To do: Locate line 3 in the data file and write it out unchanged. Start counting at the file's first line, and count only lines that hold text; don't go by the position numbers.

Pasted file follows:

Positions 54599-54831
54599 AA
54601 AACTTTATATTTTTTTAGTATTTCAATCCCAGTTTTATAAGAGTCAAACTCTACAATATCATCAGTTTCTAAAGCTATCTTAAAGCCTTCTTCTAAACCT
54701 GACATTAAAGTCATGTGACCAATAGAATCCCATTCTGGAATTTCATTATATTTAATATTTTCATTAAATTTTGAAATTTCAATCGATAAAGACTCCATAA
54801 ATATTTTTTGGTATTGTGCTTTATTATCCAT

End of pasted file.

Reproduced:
54601 AACTTTATATTTTTTTAGTATTTCAATCCCAGTTTTATAAGAGTCAAACTCTACAATATCATCAGTTTCTAAAGCTATCTTAAAGCCTTCTTCTAAACCT